"Here is wisdom. Let him that hath understanding count the number of the beast: for it is the number of a man; and his number is Six hundred threescore and six. “(13:18, KJV)
In Hollywood, producers have picked the day to release a remake of the 1970 horror flick “The Omen,” in which a beautiful couple raises the devil’s spawn, and a handful of bands, including AFI, a pop punk band, and Slayer a black metal band, are releasing albums on the date. Slayer is also launching a world tour. In New York, Crown books will launch “Godless: The Church of Liberalism” by Ann Coulter, the conservative pundit and pin-up girl. And Hell, Michigan, is turning the day into a festival of sorts, complete with 666 T-shirts and mugs.
From Christians, there has been little more than a yawn. True, a Netherlands-based evangelical group, Ambassadors Ministries, has called on Christians in 21 countries to hold a 24-hour prayer vigil against Satanic forces. Most Christians, however, are savvy enough to know June 6 is just a date. But the lack of excitement, especially from a group known to be occasionally obsessed with predictions and dates, may be significant in itself.
“How come the dog isn’t barking this time?” asked Warren A. Gage, director of the Knox Theological Seminary’s John-Revelation Project. Gage’s group is a Reformed church response to fundamentalist ideas of the “end times,” the period of great upheaval before Christ’s predicted return described in Revelation. “I think that maybe people are getting tired of all that.”
“All that” is pre-millennialism--a five-dollar word to describe the belief held by some fundamentalist Christians and biblical literalists that the end times will be marked by warfare, natural disasters, and the coming of the Antichrist, who will bear the mark 666. But many scholars argue that the Bible’s authors never intended their work to be interpreted as literal prophecy. Some scholars say that the Antichrist in Revelation, for example, represents the Roman emperor Nero. The passage predicting Armageddon, scholars say, refers to the final victory of good over evil, not a literal battle.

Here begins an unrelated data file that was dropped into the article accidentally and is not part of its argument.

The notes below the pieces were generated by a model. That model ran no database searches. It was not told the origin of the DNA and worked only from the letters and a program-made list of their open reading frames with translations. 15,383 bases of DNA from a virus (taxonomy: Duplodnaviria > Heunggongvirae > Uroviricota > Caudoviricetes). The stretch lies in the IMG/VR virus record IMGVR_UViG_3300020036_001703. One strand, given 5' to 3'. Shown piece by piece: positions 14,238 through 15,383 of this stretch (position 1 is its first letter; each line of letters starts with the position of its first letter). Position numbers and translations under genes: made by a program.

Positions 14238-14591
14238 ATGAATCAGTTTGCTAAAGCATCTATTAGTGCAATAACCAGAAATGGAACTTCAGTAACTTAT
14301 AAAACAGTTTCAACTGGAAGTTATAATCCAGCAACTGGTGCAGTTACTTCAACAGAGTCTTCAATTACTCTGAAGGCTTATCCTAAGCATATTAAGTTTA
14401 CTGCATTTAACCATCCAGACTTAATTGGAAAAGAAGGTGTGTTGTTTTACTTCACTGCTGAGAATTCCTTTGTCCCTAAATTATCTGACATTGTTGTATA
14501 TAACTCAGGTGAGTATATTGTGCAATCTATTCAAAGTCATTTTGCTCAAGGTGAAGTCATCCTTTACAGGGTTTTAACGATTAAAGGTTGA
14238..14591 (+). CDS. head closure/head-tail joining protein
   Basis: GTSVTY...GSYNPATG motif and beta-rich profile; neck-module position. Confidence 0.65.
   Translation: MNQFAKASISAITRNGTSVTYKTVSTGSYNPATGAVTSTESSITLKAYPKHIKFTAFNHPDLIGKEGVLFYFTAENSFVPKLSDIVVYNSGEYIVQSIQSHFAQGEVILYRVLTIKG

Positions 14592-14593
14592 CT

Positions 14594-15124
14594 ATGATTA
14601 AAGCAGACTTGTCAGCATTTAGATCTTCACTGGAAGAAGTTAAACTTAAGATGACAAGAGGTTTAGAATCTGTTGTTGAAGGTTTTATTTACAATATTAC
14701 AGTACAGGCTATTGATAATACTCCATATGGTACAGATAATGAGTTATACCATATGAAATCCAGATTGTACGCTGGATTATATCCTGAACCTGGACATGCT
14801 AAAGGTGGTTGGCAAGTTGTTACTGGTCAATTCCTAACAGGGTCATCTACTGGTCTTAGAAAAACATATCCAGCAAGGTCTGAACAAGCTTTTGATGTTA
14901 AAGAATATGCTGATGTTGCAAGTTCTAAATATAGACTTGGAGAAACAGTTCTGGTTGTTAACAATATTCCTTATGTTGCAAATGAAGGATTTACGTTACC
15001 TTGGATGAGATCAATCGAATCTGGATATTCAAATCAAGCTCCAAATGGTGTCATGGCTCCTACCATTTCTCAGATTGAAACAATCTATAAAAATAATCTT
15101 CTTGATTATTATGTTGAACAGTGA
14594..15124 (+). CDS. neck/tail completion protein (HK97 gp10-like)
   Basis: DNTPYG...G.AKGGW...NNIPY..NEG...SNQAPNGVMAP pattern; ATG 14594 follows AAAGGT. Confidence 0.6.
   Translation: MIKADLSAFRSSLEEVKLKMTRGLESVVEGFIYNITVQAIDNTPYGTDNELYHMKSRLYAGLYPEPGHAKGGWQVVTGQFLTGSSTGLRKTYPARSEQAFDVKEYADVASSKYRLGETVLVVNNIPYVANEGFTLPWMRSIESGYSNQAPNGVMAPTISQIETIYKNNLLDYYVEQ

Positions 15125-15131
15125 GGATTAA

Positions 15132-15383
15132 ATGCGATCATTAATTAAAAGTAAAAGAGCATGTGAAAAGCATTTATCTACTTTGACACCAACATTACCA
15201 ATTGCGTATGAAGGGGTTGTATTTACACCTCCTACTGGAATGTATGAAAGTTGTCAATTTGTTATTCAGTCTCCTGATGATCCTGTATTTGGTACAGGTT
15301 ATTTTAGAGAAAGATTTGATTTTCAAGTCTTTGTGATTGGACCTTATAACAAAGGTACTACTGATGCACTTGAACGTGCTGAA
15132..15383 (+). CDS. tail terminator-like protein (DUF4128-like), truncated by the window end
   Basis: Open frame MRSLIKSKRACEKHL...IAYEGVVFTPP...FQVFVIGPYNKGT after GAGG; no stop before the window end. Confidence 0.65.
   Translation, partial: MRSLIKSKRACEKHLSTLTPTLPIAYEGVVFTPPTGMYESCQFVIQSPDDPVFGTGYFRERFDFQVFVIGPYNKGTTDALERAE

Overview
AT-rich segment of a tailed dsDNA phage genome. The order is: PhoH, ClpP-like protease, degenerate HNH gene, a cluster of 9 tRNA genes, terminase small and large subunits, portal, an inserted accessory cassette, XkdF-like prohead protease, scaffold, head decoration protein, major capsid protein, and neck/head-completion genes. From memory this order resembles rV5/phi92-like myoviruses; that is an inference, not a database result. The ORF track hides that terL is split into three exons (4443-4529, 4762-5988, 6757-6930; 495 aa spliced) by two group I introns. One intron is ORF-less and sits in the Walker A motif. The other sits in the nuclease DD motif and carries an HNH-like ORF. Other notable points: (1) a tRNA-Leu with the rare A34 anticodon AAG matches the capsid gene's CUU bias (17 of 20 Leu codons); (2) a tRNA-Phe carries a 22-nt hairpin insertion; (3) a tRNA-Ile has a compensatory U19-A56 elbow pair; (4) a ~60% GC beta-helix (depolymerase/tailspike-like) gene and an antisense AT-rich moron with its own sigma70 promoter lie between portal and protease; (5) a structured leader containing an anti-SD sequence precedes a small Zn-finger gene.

Yet even Christian creators of apocalyptic websites are not worried about the date.
“The date has no meaning whatsoever in regards to the Antichrist,” wrote Pietro Arnese, editor of www.apocalypsesoon.org. Arnese, who is based in Europe, says “the plethora” of references to the number in popular culture keeps people from taking Revelation’s prophesies seriously.
“One effect this is having is to produce the classical ‘cry-wolf syndrome, even with some believers,” he wrote. “And that is a pity, because it eventually leads to unbelief.”
Terry James is one of the biblical literalists behind www.raptureready.com, which features a “rapture index” that rates the nearness of The End. Every few days, he and a colleague rate the intensity of different predictors–floods, famines, plagues, etc.–to calculate its proximity. It hit an all-time high on Sept. 24, 2001, just after the 9/11 terror attacks. June 6, 2006 gets nary a nod.
”It means absolutely nothing as far as prophesy is concerned,” he said. “That is just a Hollywood thing.”
But that doesn’t mean James and other fundamentalists think the number has no significance. “Six is the number of man because God made man on the sixth day,” James explained. “And of course the Antichrist is the ultimate man, the ultimate outcome of what fallen man, if left to his devices, will become.”